Many technology companies founded outside of the U.S. dream of tapping into the vast U.S. market. Success in the U.S. market can lead to a dramatic increase in the mass appeal of the product which helps prove that it can be an international success. This in turn can lead to a higher company valuation, additional capital infusion and ultimately lead to more attractive exit opportunities.
Establishing a presence in the U.S. is no simple task. Before you crack open your checkbook and start expanding your business, you need to have a solid understanding of what it takes to establish a foreign office in the U.S. Below are seven assumptions that we see companies make which have led to many failures. Building an awareness of these assumptions and putting a plan in place to avoid these pitfalls can help get your business off to a better start.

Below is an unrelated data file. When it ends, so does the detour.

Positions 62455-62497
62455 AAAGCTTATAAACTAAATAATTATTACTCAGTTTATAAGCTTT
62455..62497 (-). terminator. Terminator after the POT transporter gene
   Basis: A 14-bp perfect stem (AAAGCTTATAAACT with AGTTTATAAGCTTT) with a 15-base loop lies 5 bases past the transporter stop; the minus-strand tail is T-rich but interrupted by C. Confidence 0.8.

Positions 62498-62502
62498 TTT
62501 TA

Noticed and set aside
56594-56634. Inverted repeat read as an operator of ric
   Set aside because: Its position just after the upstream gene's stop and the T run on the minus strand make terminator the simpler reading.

- A $1.0M investment in the U.S entity should be enough to produce revenue for sustaining operations.
It always costs more than anticipated. Even the best laid out business plan and market research cannot fully predict performance. A McKinsey study conducted for the Norwegian Trade Commission found that the average Scandinavian company takes 3 to 5 years to reach profitability in the U.S. market. This included an average upfront investment of US $300K – $500K, plus an annual spend of US $1.0M / year for personnel, office, and marketing. The study also found that if your company is slow to produce U.S. revenues, this investment can reach US $3.3 – 5.5M. With U.S. revenues, companies need to be committed to spending US $2.0M – 2.5M on average before a solid ROI is realized.
- Our people know our product best so they should be the ones to promote it.